Emily Harris’s romantic and demonic Carmilla brings to mind Tomas Alfredson’s vampire parable Let the Right One In and Julia Ducournau’s cannibalistic treatise Raw. All three films view coming-of-age through a fantasy prism, which imbues them with a mythical quality, making them that much more resonant and timeless. Don’t come in expecting Twilight, and you’ll be rewarded with a richly atmospheric, impassioned experience. Carmilla favors insinuation and gradual tension-building over portrayals of violence but doesn’t entirely shy away from explicit gore either; call it tasteful horror.
“The two instantly form a bond, frolicking through the vast green plains surrounding the estate…”
The introverted, quiet Lara (Hannah Rae) is raised under the strict tutelage of governess Miss Fontaine (Jessica Raine), who has a penchant for palm-lashing when, say, demonic books are borrowed without permission from her frequently-absent husband’s (Greg Wise) study. When Lara’s friend, Charlotte, falls gravely ill, she blames herself, believing that she’s summoned demons from the books. “I won’t let the devil into this house,” Miss Fontaine reassures her.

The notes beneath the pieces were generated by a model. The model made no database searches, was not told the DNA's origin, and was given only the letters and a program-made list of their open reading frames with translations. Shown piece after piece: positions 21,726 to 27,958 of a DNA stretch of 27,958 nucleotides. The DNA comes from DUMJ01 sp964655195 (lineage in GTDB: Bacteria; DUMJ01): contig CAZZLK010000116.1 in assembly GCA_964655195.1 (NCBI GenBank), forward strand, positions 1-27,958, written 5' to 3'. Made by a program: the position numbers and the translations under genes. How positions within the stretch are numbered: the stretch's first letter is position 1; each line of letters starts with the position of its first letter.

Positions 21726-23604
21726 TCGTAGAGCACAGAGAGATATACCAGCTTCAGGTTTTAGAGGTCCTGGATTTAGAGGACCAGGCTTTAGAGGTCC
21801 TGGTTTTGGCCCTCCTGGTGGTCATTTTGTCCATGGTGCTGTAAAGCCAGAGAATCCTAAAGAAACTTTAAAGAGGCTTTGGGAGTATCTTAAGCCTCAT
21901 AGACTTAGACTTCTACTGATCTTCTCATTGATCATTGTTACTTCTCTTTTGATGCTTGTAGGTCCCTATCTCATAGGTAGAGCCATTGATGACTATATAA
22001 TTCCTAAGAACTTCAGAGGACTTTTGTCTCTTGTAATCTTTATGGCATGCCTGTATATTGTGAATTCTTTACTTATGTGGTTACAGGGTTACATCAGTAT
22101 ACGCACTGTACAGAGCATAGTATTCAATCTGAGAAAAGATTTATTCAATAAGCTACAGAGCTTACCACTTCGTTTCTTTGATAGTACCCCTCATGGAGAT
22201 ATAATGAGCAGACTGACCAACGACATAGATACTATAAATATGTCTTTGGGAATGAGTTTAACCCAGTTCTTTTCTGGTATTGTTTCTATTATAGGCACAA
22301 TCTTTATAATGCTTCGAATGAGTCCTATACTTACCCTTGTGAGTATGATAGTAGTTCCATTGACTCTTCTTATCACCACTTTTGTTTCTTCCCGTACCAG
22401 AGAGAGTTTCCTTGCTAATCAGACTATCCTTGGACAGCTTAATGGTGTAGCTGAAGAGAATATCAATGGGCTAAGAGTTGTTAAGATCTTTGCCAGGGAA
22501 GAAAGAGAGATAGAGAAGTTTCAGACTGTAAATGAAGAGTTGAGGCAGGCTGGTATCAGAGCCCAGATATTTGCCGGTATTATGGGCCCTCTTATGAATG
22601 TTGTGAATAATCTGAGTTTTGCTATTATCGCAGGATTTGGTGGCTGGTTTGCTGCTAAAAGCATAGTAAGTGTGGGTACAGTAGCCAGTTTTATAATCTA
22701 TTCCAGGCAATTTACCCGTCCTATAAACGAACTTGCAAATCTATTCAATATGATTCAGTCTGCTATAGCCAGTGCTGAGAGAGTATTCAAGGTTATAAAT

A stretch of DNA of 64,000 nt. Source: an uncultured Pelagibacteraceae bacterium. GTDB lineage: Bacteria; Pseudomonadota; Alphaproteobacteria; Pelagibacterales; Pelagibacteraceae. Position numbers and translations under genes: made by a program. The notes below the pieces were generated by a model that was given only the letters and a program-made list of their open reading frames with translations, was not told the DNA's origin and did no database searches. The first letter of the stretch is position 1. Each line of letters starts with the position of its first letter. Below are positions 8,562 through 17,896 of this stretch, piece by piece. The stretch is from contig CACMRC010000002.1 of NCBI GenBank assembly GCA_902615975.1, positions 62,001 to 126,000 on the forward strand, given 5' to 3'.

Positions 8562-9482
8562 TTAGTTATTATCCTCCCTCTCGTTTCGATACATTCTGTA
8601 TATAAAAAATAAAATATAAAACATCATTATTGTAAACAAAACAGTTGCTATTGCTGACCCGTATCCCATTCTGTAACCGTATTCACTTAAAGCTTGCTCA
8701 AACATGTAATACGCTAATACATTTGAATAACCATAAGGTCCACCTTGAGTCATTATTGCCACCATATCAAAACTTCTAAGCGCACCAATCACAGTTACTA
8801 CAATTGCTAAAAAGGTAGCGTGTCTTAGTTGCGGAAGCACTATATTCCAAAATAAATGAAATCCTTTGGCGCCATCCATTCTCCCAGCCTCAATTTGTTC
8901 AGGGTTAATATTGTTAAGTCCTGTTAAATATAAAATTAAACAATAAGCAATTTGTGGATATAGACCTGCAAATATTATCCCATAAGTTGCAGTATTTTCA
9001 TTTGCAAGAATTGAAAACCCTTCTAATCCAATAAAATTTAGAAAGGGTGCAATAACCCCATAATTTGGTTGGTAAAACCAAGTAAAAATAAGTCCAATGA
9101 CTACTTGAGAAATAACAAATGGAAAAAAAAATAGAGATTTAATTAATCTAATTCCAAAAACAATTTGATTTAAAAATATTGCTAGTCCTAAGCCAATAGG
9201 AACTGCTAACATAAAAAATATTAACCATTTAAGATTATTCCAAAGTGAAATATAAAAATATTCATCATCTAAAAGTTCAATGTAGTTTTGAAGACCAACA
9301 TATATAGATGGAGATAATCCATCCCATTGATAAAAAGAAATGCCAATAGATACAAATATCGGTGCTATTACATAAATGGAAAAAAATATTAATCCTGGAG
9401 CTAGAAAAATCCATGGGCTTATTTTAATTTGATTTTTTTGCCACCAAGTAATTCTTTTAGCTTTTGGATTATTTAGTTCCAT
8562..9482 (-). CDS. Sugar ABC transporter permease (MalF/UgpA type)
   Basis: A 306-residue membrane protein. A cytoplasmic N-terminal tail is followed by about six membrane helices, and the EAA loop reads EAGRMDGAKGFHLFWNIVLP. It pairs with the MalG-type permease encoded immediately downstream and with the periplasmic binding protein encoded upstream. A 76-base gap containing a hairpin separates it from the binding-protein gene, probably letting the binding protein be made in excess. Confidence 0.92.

Cue a dark and stormy night. A young woman (Devrim Lignau) is brought in, passed out, and injured from a carriage crash. Amnesia-stricken, she comes face-to-face with Lara one evening, and therein her new name, Carmilla, is chosen. The two instantly form a bond, frolicking through the vast green plains surrounding the estate and skinny dipping under the moonlight. “Let’s be blood sisters,” Carmilla says. The local doctor (Tobias Menzies) becomes more and more convinced of Carmilla’s demonic origins. “There’s darkness in her eyes,” he says. So far, so very 19th-Century romance.
"…sensual, poetic, dark, and gothic..."